Clause 43 - Clean-up costs

Part of Clean Neighbourhoods and Environment Bill – in a Public Bill Committee at 10:15 am on 25th January 2005.

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Photo of Nigel Evans Nigel Evans Conservative, Ribble Valley 10:15 am, 25th January 2005

I wish to speak to clause 43 and amendment No. 115, which I am also minded to support. We said earlier in our discussions that we want the polluter to pay, and I hope that the clause   deals with exactly that issue. Clearly, the problem is catching people tipping waste. If they can be caught, they can be brought before the courts, where they will face a fine. On top of that, they will have to pick up the costs of disposing of the waste, which could run into many thousands of pounds. We are talking about separating the fine for doing something wrong from the clean-up costs, which the culprit should have paid in the first place. That would ensure that they do not get away with it.

As I am sure the Minister would concede, if we did not include a provision on clean-up costs, in cases in which magistrates had been a bit lenient the fine would be lower than the costs of disposing of the waste. In such a case, the person would clearly have got away with it. We do not want to make it cheaper for people to tip waste illegally. We do not want them to think that they can go through all the judicial processes and end up with a fine that is lower than the clean-up costs of the waste.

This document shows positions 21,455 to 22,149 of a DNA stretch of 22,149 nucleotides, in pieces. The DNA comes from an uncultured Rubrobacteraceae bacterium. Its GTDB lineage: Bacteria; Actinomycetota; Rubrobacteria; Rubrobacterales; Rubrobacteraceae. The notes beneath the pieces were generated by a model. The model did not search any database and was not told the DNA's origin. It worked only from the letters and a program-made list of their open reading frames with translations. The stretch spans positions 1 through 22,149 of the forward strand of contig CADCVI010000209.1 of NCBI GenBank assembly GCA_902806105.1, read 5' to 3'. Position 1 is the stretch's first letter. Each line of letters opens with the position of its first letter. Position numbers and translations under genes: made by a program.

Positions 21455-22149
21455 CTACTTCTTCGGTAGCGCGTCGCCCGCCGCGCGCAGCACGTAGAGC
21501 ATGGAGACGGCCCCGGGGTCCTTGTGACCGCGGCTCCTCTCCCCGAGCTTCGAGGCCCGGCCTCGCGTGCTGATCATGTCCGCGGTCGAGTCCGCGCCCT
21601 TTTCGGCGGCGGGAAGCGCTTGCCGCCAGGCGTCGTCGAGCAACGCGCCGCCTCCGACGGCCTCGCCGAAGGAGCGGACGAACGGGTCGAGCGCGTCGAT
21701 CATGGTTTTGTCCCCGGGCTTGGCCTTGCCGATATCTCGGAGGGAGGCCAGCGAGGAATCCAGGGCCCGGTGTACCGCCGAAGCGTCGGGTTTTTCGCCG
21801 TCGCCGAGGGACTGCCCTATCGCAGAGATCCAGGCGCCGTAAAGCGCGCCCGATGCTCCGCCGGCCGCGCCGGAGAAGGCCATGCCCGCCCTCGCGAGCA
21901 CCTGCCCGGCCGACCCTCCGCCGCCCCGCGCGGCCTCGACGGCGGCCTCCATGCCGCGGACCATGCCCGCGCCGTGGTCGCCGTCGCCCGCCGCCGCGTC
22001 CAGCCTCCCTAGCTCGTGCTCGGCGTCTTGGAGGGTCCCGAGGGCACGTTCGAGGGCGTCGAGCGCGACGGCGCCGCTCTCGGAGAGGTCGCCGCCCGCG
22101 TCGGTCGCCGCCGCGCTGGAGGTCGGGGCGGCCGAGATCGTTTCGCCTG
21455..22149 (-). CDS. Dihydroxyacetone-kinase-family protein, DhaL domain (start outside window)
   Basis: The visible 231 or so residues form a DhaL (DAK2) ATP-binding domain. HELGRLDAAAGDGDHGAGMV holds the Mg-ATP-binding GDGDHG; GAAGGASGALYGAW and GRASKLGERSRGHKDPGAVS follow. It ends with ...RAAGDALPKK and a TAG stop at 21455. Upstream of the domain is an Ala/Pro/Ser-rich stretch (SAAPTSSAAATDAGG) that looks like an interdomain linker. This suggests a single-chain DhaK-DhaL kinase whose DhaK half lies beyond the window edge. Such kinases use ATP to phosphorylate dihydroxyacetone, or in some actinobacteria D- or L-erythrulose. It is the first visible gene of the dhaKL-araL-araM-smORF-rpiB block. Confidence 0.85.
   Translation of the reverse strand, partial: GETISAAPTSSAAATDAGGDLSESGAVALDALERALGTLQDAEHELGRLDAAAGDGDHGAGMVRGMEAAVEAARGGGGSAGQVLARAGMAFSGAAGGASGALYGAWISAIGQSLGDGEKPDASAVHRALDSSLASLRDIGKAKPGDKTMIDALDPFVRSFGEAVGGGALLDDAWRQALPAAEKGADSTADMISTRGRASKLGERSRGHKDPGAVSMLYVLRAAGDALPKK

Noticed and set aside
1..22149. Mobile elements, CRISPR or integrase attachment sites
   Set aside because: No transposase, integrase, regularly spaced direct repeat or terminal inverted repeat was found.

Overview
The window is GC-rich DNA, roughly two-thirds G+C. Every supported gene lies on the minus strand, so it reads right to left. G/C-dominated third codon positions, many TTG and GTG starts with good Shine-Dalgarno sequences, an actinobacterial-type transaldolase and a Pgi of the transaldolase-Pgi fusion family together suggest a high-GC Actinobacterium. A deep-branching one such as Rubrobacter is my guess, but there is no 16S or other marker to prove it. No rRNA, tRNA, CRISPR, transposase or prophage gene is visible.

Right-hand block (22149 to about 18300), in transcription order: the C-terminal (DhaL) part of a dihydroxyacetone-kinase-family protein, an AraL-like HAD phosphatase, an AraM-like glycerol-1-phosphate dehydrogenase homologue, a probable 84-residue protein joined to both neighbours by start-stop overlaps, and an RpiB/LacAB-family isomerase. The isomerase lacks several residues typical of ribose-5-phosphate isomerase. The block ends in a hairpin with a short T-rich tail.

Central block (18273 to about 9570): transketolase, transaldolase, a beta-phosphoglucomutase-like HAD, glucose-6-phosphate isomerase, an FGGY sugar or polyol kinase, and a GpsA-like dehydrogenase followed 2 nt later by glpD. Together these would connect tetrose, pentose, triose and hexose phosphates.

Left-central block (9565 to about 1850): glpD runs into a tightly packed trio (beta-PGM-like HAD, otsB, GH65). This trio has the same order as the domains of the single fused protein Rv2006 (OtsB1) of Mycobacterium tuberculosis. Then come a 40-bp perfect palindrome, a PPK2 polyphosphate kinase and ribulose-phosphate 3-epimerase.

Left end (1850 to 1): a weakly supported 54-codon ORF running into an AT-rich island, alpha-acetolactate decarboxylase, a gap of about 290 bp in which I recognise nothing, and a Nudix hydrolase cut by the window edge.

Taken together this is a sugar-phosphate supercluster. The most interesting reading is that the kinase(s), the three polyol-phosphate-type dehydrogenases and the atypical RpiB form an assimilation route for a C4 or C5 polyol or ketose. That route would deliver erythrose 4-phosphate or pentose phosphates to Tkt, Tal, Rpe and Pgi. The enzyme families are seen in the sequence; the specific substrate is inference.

Having spoken in support of clause 43, I move to amendment No. 115, which deals with those who have not been convicted—those who are not responsible for the waste on their land. I hope that the Minister will at least say that the clause deals only with those who have been convicted and not with victims, because that is what they are. Farming is under a lot of pressure these days in any event and, by definition, people in that industry have a lot of land. Let us be realistic about farming in today's world. To make a go of it, farmers need more and more land. Farms have been bought up and merged—